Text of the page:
I would also add that if you’re in need of something (especially small appliances) to check out secondhand stores first! Lots of people are doing their deep cleaning/purging right now, and especially those who got new appliances for christmas have often casted their old ones off at resale shops.

    We do very well with our food, and even we have a bit too much meat, etc in our freezer after all of the eating out during the holidays.
    SWR recently posted…Hello, againMy Profile

  9. Sheila, thank you for this post. I have been thinking about it all morning. It has challenged me to find some recipes to use up some of the food stock I have.
    Bethany Turner recently posted…i’ve met JesusMy Profile

  10. I love this post. This year, I am really trying to be more economical and “make do” more often with food. We keep track of our finances in Quicken, and when I added up our 2012 expenditures on groceries and divided by 52, I was appalled at the per-week cost. For that amount, we should be eating steak and lobster (and we are not!). So I cleaned out and organized my refrigerator, freezers and pantry after Christmas and posted lists of the items in both freezers. I’m making out menus for two weeks at a time and am really trying to think about what we already have and how I can use it. I’m trying to limit extra trips to the grocery store – you know how that goes, you run in for milk and come out with $40 worth of stuff! I really think that we can cut $50-60 from our weekly grocery expenditures with very little “pain.”
    Gaye @CalmHealthySexy recently posted…15 Strategies for a CalmHealthySexy 2013My Profile

  11. blessedmumwith4 says:

    we have had some MAJOR medical expenses that our med insurance is not covering and unexpected house repairs (like the 2 year old sump pump dying and my laundry room being flooded with ick) that happened one week a part from each other……so out of necessity we just cant go grocery shopping period. My budget is so tight I am counting diapers and praying they last until the next paycheck in 3 weeks…I totally trust in the Provider for our needs and that brings so much peace and joy.

    Our house is full of food too which is a blessing. We are definitely eating differently from what we “normally” do but we are using what we have and it is a fun and exciting challenge for me. We have not gone hungry ever and our house is still warm which is a blessing in cold MN. I have no reason to complain, none at all even though things are tight and we are counting every penny.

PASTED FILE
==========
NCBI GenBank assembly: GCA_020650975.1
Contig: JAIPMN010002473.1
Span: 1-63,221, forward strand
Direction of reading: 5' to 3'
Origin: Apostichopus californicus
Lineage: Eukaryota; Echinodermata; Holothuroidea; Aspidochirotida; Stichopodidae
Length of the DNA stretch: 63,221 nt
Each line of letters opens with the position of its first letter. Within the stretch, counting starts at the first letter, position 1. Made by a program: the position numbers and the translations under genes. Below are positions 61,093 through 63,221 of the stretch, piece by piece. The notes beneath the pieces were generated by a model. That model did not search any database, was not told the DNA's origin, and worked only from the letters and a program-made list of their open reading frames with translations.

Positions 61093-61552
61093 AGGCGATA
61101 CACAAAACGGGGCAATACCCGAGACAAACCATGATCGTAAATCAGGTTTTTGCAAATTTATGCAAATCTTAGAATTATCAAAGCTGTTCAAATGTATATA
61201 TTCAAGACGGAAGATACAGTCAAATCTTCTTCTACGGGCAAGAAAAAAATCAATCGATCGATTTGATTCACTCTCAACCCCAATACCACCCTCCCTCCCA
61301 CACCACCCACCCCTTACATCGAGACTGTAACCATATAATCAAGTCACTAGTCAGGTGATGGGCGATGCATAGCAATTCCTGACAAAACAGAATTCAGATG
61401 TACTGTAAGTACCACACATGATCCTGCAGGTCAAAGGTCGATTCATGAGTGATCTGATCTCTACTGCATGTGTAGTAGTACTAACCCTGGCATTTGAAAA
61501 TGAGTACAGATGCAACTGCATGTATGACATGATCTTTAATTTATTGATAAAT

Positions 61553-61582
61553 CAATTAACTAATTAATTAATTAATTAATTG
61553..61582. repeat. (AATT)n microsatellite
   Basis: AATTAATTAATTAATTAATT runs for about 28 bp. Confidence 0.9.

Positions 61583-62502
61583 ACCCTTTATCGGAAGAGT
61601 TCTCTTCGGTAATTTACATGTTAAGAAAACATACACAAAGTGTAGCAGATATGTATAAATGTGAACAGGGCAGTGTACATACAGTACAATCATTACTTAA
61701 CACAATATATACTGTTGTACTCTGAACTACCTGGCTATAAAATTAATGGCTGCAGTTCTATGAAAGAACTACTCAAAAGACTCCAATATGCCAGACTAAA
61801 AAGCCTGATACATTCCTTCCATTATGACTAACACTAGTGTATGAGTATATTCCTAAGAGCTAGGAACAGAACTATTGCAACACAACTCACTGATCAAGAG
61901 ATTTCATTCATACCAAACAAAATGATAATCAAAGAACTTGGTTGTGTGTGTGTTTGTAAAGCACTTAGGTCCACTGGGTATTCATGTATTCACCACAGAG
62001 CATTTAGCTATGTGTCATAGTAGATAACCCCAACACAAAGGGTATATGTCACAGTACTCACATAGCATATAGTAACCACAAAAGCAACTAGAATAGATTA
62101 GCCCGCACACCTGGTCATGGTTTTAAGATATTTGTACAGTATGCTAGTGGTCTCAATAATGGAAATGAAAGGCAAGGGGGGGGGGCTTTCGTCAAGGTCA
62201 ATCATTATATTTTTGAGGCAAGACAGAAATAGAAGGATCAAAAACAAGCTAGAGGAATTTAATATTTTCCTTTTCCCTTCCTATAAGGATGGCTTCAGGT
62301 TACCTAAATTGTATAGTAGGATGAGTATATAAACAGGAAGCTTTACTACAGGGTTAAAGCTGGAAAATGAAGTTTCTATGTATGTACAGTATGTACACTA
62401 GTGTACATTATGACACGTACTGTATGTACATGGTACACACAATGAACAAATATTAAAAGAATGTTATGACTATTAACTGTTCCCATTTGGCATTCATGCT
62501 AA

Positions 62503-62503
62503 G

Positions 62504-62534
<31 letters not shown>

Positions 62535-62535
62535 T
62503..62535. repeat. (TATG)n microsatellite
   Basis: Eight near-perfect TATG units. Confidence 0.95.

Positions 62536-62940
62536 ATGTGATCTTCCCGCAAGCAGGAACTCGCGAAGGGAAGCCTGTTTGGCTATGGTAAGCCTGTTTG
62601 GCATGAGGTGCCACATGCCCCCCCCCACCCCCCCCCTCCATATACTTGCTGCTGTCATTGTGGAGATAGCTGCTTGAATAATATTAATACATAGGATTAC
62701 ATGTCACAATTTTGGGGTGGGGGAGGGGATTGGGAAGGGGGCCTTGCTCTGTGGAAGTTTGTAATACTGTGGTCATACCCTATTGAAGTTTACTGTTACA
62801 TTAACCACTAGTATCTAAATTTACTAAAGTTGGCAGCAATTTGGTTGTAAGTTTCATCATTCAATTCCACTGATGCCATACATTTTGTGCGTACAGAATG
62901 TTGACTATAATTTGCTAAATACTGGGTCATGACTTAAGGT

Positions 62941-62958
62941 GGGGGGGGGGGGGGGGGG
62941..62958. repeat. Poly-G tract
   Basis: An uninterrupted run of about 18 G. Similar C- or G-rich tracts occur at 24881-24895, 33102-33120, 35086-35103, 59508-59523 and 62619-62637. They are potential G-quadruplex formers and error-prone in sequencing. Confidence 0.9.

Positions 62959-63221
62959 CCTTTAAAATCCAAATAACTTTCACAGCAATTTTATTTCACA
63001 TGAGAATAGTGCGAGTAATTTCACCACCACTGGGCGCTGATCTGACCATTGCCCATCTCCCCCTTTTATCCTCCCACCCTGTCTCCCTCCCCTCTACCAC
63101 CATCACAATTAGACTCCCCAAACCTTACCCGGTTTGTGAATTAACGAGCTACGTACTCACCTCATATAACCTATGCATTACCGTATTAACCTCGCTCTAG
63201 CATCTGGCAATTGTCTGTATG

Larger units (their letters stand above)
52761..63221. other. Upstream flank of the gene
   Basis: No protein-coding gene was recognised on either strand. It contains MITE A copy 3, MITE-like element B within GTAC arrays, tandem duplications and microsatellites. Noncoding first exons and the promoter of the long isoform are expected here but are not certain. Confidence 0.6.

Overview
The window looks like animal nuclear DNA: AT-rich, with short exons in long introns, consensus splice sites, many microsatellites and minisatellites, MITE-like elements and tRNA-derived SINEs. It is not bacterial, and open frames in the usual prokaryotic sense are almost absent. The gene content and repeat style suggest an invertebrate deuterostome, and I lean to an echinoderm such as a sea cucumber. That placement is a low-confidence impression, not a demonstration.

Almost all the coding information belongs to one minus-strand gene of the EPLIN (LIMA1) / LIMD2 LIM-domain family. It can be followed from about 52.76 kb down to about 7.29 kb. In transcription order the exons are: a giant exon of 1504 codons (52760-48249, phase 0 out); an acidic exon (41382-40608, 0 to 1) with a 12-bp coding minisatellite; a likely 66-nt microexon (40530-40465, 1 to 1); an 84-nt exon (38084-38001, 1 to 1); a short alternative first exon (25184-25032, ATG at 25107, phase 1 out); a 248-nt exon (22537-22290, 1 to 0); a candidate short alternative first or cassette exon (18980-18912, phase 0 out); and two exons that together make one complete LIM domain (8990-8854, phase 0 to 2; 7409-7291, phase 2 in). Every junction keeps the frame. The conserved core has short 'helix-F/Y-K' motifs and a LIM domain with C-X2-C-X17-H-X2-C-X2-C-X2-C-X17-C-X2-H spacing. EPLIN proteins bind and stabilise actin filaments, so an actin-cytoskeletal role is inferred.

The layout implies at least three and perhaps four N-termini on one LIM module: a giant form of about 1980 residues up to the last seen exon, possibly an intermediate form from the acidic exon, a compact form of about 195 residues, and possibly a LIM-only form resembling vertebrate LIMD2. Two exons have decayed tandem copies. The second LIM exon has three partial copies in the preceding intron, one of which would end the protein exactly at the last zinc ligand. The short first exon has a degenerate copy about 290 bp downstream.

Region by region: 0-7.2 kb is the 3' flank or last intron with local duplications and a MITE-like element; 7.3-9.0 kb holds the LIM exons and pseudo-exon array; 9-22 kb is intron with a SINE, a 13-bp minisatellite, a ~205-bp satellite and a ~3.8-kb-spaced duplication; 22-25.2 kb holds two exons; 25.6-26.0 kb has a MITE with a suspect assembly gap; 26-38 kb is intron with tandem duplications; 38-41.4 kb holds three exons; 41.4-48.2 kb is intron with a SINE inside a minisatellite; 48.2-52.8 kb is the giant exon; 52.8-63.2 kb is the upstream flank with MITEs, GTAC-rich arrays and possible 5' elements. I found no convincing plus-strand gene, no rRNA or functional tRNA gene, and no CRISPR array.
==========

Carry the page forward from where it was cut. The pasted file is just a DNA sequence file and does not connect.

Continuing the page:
The toiletries thing is a good reminder for me, thank you Sheila. I often forget what is hidden in the higher shelves that I cannot see, well I got the stool and lo and behold I have a years worth of bar soap up there along with some other things I thought I would have to buy soon.

  12. KellyK(@RNCCRN9706) says:

    Our family is horrible at wasting food. I am on a different diet from the other family members(hubby, 8yr old son and 89yr old mother-in-law). We are bad about eating out a lot. Usually one meal per weekend is eaten at a restaurant. This coming weekend, we have to travel out of town for an event that was unexpected so there will be another restaurant trip. Then again, we don’t take vacations. Have not been on one since our 1999 Honeymoon.

  13. Great ideas Sheila!
    I especially like to use what I have in the pantry…I just tried to empty my freezer last fall and got several good meals out of the stuff I had.

    Couple of years ago I decided not to “save” anything. For example, if I get a special lotion or shower gel as a present, instead of saving it for a “special” day, I will use it and ENJOY it! You never know how much time you have left here on earth, so it’s worth savoring each and every moment and making it special.

    I would encourage you to swap stuff with your parents/other family members/friends. For example, I got some shampoos from my mom that she knew wouldn’t be used in her house….they just sat in her cupboard. If I have something I won’t use, I will pass it on.

    A hint for dry hands: Goat Milk Stuff has the best lotion for dry skin I have found. My legs used to itch like crazy, but their lotion is really good. The main ingredient is NOT water as it often is in store bought lotions, but they use all natural butters and goat milk.


  14. So very true! Waste not, want not. It’s amazing how much you can save in a year by buying things on sale, and keeping an eye out for coupons. Great post!

    • Also, if you eat a lot of a particular item, it may well be worth getting a membership at Sam’s Club. I’ve saved a bunch of money just by buying peanuts and almonds there (up to half the price) rather than a local grocery store.

      • KellyK(@RNCCRN9706) says:

        Sam’s Club has cheap produce! I got 5 avocados for under $4. WalMart sells them for $1.48 a piece!! Not everything is cheaper there though.